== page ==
Student representatives at Wesleyan University in Middletown, Connecticut voted on Sunday to support divestment from companies profiting from Israeli military occupation in Palestine.
“While the resolutions passed by student governments at other universities have had largely symbolic implications, the Wesleyan Student Assembly (WSA) holds a separate endowment that will soon be divested from companies implicated in the Israeli occupation,” Wesleyan University students involved in the initiative said in a statement sent to The Electronic Intifada.
The Wesleyan Student Assembly endowment, worth several hundred thousand dollars, is the first in the US to be funded and managed by a student government. The endowment supports the activities of student organizations on campus.
The resolution also calls on the university to divest its own holdings from such companies.
Most of the WSA endowment is invested in local and green businesses, and part is invested directly with the university’s endowment.
The resolution asks the WSA to withdraw its money from the university endowment if the university is not transparent about its investments and refuses to divest.
The students’ statement hails the decision as an “historic vote, inspired by the work of students at universities across the country and the international boycott, divestment, and sanction (BDS) movement.”
They call the divestment resolution “an action that offers a concrete step toward ending the occupation and restoring the internationally recognized rights of the Palestinian people.”
In response to an emailed query about last night’s vote, the university’s director of communications Kate Carlisle wrote to The Electronic Intifada in an email that “Wesleyan won’t be commenting on the vote by the student association.”
JJ Mitchell and Daniel Plafker, third-year students who support divestment, said the debate lasted more than three hours and involved secret voting on each individual point in the resolution.
In a phone call, Mitchell and Plafker told The Electronic Intifada that the clauses calling for divestment passed by large majorities.
Minutes of the meeting and official results were not immediately available from the WSA website and are usually posted after about a week.
Mitchell and Plafker said that the initiative for divestment was the work of a coalition of students, some involved in Wesleyan University Students for Justice in Palestine.
Students had gathered 600 signatures – from a student body of just under 3,000 – on a petition in support of divestment.
The vote had originally been scheduled for 27 April, but had been postponed to last night at the request of pro-Israel students because it would have coincided with Holocaust Remembrance Day.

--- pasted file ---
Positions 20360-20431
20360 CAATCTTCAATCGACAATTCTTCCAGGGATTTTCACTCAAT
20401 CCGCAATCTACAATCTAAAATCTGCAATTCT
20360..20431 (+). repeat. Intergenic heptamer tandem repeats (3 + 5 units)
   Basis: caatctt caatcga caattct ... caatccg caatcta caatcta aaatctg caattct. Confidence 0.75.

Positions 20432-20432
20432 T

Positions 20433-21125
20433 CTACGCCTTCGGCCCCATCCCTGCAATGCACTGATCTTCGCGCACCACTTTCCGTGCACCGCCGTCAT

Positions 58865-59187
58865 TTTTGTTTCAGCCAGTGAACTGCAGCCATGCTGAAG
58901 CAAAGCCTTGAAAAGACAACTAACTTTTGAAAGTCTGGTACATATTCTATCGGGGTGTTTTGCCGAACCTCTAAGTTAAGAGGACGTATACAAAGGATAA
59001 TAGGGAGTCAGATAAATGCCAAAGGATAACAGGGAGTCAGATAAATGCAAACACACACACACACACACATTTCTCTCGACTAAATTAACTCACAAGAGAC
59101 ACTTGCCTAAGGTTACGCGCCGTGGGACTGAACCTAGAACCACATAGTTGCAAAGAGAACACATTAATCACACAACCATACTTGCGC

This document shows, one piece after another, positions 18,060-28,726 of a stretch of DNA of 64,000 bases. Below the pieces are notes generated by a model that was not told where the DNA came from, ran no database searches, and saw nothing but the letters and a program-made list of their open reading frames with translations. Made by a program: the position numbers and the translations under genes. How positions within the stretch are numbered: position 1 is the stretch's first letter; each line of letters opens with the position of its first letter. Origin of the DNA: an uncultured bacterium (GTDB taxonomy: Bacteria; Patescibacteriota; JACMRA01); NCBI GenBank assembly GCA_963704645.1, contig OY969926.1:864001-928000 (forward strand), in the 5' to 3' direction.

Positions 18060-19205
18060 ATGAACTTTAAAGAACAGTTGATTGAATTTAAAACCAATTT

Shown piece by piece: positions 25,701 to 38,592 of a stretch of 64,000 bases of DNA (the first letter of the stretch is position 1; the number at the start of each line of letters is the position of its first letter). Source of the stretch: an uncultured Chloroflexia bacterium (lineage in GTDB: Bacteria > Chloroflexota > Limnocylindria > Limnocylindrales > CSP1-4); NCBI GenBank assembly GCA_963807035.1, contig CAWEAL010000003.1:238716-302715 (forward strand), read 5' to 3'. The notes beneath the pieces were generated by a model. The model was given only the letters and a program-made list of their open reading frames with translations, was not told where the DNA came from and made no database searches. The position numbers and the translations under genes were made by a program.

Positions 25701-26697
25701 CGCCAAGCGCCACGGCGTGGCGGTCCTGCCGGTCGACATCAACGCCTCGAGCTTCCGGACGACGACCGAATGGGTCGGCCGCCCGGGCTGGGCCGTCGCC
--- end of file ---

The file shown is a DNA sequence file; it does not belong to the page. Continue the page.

President opposed academic boycott
The vote could also be seen as an indirect rebuke to Wesleyan University president Michael S. Roth, who has been an outspoken public opponent of the boycott, divestment and sanctions movement.
Last December, Roth wrote a Los Angeles Times op-ed condemning the American Studies Association’s vote to support the academic boycott of Israeli institutions, which he called a “politically retrograde resolution” hiding under “the guise of phony progressivism.”
While Roth was himself a student at the university in the 1970s, he took part in an occupation of the president’s office in support of divestment from South Africa.
Last night’s vote, notably, did not address the question of academic boycott, but only divestment.
It was “narrowly focused on companies profiting from the military occupation” and, according to student supporters, “modeled off of a similar resolution that passed recently at University of California Irvine.”
The students’ statement says the resolution demands divestment from companies that “provide weaponry, security systems, prisons, or other military support for the illegal occupation of the Palestinian territories” that “facilitate the building or maintenance of the illegal Separation Wall or the demolition of Palestinian homes” or “facilitate the building, maintenance, or economic development of illegal Israeli settlements, outposts, and segregated roads and transportation systems on the occupied Palestinian territory (Gaza Strip, West Bank, and annexed East Jerusalem).”
The goal of divestment would be to remove “the financial incentive to participate in the illegal occupation and exploitation of indigenous Palestinians and their land.”
Attempts to derail
According to the students, opponents of the resolution tried to introduce several amendments, but these were rejected. One would have condemned the boycott, divestment and sanctions movement, while the second called for divestment “from indirect support of groups recognized by the US government as terrorist organizations.”
A third, also rejected, affirmed “the right of the state of Israel to exist.” Instead, according to Wesleyan Students for Justice in Palestine, an amendment “affirming the rights of all peoples to autonomy, security, and self-determination” was passed instead.
On 1 May, several students penned an article in the campus newspaper The Wesleyan Argus urging support for the divestment resolution.
“This resolution is asking for a stance of neutrality from the WSA. As it stands now, the investments of the University and the WSA materially support ongoing human rights abuses,” the article says.
“This resolution is an opportunity to retract our support of those human rights abuses and be neutral as to the ultimate outcome.”
In another sign of the swirling debate about Palestine on campus, members of the organization Wesleyan Jewish Community, an affiliate of the national Jewish organization Hillel, declared last month that they would defy Hillel’s ban on hosting speakers critical of Israel or supportive of boycott.